Art, Music, & Film: January 2007 Archives

Support Your Local Orchestra


A logical followup to the post below.

Particularly with classical music it is important to make the effort to get out and hear the performance in person. No recording I have ever heard reproduces every nuance of a live performance. Each suffers from a curious deadening effect of dynamics. It's rather like looking at an art print that has been too long exposed to the sun. You can get a sense of what it was all about, but it is pallid, washed-out.

Linda and I took Samuel to hear Mozart's Symphony 41 and Holst's The Planets on Saturday evening. I had forgotten some of the tonalities and all of the dynamics of The Planets and was very happy to make their acquaintance again. It is remarkable how even in a mediocre performance, they overwhelm anything you've heard on CD or vinyl (despite the latter's reputed "warmth").

Symphony Orchestra's need care and feeding. They need the support of the local community. And they need an audience. Help do the truly conservative thing and preserve the great pieces of the past and do it in a progressive way--locally. Then you can boast to all your progressive friends about how progressive you are in your retrogressive fashion.

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Dancing About Architecture


“Writing about music is like dancing about architecture.”

– Frank Zappa

Nevertheless, despite the genius of Mr. Zappa, I intend to write about music--but what I have to say is less about music and more about true conservation.

Classical music has fallen on hard times. It's hard to make money with performances live or on album. There are any number of explanations for this; however, the reason matters little--we are in serious danger of losing a great heritage if we do not pay attention.

Many people seem to think that classical music is "for the few, the proud," . . . the snobs. Not so. One of the reasons people may come to this conclusion is that music may be the most underappreciated art. Most people don't know how to listen to music, or don't care. Erik Satie noted that the way in which most people listen to music turns it into wallpaper or furniture. When we see the number of people strolling around with iPods or glued to their headsets at work (I admit to being among them), we can see that there is considerable truth to the statement.

Even when people begin to listen to music rather than just hear it, the reactions tend to be on one plane--"I like it, I don't like it." Now our reaction to almost any form of art begins with this simple dichotomy; however, for most of us, we do not remain there. "I like The Violent Bear it Away because. . . " "I don't care for the paintings of Georgia O'Keefe because. . . " What follows the because begins to enter the realm of analysis if it consists of anything more than mere surface impressions. But most of our reaction to music come down to, "It's got a great bit, good, kicky melody, really danceable, I give it an 8 out of 10."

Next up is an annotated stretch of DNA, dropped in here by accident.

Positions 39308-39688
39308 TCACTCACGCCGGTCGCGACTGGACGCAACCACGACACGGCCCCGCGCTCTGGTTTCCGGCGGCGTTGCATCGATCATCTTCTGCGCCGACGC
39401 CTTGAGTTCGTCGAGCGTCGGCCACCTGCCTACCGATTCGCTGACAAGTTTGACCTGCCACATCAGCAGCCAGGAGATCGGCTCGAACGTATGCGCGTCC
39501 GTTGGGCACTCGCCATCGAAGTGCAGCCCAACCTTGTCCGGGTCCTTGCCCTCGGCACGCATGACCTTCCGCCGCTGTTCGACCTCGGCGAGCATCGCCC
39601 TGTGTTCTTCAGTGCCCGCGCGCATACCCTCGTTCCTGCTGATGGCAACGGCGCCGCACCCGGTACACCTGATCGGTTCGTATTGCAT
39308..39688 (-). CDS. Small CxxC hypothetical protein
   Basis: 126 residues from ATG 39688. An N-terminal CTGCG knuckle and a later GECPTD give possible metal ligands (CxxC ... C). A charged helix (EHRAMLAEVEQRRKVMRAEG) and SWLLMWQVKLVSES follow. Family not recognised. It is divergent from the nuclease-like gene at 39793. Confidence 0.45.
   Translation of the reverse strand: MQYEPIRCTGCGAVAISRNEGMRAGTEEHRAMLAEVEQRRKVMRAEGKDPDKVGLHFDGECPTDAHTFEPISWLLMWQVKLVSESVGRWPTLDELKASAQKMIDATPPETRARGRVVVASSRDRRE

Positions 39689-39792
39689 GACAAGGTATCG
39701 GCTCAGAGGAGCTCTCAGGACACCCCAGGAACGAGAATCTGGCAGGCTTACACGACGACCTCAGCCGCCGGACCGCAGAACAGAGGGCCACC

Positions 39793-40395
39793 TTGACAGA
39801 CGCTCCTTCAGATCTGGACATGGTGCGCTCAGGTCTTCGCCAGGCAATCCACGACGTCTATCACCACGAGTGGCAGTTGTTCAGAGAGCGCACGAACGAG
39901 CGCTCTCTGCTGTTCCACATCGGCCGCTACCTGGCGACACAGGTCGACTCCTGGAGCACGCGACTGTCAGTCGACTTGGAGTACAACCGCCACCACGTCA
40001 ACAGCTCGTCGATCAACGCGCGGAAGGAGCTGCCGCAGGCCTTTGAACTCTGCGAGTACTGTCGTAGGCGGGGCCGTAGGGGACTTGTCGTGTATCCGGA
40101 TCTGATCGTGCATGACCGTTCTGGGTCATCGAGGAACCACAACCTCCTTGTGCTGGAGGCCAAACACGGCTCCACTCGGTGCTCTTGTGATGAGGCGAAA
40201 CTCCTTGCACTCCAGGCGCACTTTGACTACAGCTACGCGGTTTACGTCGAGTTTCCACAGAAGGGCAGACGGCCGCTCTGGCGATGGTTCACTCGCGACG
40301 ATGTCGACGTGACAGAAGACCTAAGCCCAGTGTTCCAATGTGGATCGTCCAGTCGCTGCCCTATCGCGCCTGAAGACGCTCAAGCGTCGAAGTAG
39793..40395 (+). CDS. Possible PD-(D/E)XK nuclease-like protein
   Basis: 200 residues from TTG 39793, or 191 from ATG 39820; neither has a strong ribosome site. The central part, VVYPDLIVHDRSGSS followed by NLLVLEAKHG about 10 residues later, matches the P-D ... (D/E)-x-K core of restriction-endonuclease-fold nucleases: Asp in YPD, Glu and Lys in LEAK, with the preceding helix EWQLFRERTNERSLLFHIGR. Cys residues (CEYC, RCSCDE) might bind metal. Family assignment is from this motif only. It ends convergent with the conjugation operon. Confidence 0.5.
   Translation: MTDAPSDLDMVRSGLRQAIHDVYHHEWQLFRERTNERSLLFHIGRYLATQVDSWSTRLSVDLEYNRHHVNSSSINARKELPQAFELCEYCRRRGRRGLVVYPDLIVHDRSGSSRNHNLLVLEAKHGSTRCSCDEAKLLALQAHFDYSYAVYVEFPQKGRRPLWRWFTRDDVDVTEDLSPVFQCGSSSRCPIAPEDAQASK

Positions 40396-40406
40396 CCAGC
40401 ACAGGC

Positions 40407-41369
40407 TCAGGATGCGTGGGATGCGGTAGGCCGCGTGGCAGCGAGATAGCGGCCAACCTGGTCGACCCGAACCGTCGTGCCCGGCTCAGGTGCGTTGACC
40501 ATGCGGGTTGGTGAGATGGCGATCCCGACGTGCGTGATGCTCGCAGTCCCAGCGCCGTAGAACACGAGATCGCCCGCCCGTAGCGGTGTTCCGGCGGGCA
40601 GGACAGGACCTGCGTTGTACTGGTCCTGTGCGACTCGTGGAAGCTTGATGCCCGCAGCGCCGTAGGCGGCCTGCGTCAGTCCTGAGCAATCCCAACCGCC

Music, classical or otherwise, requires attention. In fact, because its impressions are fast and fleeting, it can require more attention than any of the other arts. Unlike walking through an art gallery where you can choose to stand for as long as you wish in front a a painting, a live performance of a piece of music is a fleeting, ephemeral experience. If you are not trained to listen, the experience can be exhausting. And yet. . . to experience music it is necessary to really listen--and despite what many people think, you can listen even if you have no real idea of how the music gets to be the way it is.

So, you can't read a note and you've had no music appreciation courses. What's a person who wishes to listen to do? I suppose it might be wise to start small. Pick something you really like and listen to it. Observe how the notes go up and down, get faster and slower, louder and softer. If it's vocal music, listen to see how the voice interplays with the instruments. You may not have the words to describe this interplay, but you can hear and understand it.

All music has depth. Some pieces are deeper than others. You'd be surprised where you might find musical depth if you listen. Just listen of "Eleanor Rigby" or "Take me home, Country Roads." There is more to them than what most people ever know. They hear it, but they do not really understand or listen to it.

Music is great for creating a soundscape conducive to other activity; however, this is a secondary function, but like hanging a painting to "decorate" your house. Indeed, the painting does "decorate" but its primary function is to stimulate the mind and the heart. When we allow either music or art to become wallpaper, we've lost a source of contact with God. (You knew I'd get there sooner or later.)

Music and Art speak either directly or indirectly of the creator. Often they speak of the creator despite the express intentions of the artist. It cannot be otherwise because it is an act of co-creation. The creation of art is a participation in the divine life and so will always reflect the divine life.

What a tragedy then, when we deny ourselves some part of the good that has been laid out before us.